I met Mari Evans in 1988, during my first summer in Indianapolis. It was particularly hot that summer, a history-making drought. I remember how the sun flattened everything along Central Avenue; there were times the unwavering intensity of it could be nerve-wracking.
I came to the city to work for the Indiana Humanities Council. My first job there was to edit a book of essays about Indiana and, for that, I needed Indiana writers. Someone suggested I call Ms. Evans.
I remember our first meeting — the first of too many to count over the ensuing years. Mari wore a silken headscarf that seemed to make her impervious to the heat. She was wary and alert, but willing to give our project a chance. Most of all, she was regal.
Her essay would turn out to be the most memorable in a collection called Where We Live. Its title, “Ethos and Creativity: The Impulse As Malleable,” was like a major chord, Mari’s way of announcing the seriousness of what she had to say. But if this title seemed a tad academic, what followed was searing, an unflinching takedown of the braiding of race and power in Indianapolis that was, at once, a cry of the heart and mind.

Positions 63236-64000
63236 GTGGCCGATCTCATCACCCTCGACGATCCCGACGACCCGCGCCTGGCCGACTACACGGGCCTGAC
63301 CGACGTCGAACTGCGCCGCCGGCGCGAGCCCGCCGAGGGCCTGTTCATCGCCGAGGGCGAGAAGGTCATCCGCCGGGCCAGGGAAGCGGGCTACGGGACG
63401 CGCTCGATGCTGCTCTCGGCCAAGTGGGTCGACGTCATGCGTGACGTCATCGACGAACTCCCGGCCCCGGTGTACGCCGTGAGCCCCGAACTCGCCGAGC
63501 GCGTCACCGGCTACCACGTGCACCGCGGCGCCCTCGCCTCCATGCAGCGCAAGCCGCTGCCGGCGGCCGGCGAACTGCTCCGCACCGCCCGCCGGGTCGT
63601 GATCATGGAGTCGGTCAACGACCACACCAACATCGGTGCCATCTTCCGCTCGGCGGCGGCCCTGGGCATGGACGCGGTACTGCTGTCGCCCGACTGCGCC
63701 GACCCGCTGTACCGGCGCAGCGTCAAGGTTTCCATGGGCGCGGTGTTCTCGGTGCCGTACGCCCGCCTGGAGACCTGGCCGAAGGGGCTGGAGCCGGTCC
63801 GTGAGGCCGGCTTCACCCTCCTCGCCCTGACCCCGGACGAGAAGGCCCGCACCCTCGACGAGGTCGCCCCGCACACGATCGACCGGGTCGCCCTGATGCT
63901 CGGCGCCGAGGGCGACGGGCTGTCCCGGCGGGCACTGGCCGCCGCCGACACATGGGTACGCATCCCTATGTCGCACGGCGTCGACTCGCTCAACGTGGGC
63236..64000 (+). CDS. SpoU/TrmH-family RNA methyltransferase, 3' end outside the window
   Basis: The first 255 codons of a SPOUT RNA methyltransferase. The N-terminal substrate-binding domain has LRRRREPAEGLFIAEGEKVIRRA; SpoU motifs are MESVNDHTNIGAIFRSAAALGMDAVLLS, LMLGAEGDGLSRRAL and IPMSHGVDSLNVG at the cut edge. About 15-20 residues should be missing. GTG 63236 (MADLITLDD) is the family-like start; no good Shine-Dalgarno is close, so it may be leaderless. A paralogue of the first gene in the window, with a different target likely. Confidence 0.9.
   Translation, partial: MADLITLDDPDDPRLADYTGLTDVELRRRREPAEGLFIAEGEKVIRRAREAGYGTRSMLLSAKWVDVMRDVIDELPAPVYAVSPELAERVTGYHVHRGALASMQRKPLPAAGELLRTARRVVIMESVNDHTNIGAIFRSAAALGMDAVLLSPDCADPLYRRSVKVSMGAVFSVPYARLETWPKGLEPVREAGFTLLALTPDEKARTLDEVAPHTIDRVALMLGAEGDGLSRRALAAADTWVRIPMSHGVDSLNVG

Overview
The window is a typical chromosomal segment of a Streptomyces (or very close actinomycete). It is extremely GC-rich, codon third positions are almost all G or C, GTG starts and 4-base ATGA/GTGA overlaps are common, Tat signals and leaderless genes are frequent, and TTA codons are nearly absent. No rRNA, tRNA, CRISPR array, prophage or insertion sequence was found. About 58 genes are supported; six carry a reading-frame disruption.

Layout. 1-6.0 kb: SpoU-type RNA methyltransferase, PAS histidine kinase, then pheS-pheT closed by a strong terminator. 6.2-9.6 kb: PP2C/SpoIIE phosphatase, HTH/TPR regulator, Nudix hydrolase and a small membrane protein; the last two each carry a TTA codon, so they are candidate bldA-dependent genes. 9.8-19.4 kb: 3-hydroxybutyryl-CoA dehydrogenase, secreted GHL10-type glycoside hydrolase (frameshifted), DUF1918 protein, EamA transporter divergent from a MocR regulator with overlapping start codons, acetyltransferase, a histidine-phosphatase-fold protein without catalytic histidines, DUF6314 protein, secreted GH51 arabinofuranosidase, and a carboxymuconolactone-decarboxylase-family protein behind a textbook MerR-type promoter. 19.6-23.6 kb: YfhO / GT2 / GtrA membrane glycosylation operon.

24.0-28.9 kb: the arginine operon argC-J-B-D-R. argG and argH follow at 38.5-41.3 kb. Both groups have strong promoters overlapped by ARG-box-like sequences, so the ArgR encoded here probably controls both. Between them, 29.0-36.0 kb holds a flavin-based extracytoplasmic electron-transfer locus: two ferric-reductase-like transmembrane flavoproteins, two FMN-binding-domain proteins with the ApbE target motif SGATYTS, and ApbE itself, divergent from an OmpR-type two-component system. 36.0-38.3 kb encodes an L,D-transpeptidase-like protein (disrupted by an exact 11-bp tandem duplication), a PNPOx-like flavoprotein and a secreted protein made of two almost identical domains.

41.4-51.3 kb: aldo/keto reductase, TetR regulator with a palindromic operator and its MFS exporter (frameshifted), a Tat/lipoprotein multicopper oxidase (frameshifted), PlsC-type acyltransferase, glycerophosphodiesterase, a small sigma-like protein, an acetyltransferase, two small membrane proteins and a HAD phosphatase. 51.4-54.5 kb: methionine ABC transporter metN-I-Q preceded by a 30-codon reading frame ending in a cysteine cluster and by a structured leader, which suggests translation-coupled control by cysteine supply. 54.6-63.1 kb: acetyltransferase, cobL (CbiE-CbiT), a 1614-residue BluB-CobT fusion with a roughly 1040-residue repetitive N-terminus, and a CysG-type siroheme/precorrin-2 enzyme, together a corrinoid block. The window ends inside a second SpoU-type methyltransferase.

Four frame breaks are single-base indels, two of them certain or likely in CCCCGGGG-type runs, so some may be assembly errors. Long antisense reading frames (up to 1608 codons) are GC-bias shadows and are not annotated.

Mari took pains with that piece. Writing, for her, was inseparable from community. Putting things into words, testimony, was how people laid claim to memory and conscience. For some, it was the only dignity they would ever know. I think she thought that this publication might be a chance for her to reach a somewhat different audience — a whiter audience — than usual. She had a story to tell, but didn’t want to pull any punches.
Read that essay today, almost 30 years later, and you’ll think you’re reading from the latest news. So many of Mari’s themes are still with us: the ways, violent and subtle, that race divides our society, the impoverishment of cross-cultural communication, the toll this takes on children and, especially, our delusional capacity to accept abuses of power in everyday life as natural.
“What we find is that racism, in this up-South city at the end of the twentieth century, is like a steel strand encased in nylon then covered in some luxurious fabric,” wrote Mari. “The intent is to avoid, if possible, blatant offenses, to soothe, mollify, if necessary dissemble — while racism, the steel strand, still effectively does the job.”
That job was the perpetuation of power by and among a certain class. For Mari, this domination was not merely inflicted by one group of people on another. As she wrote in her poem, “If There Be Sorrow,” we do it to ourselves through the withholding and restraining of love.
I can tell you stories about Mari Evans. The way she’d watch the interactions between parents and their kids in restaurants if she got a whiff of abuse. How she insisted on staying in her home in one of the city’s toughest neighborhoods — and kept a .38 in the kitchen. The who’s who of African-American intellectual and artistic royalty — this country’s true counter-culture — in which she travelled. Her love of sweet salads.
Mari was my Indianapolis. She always will be.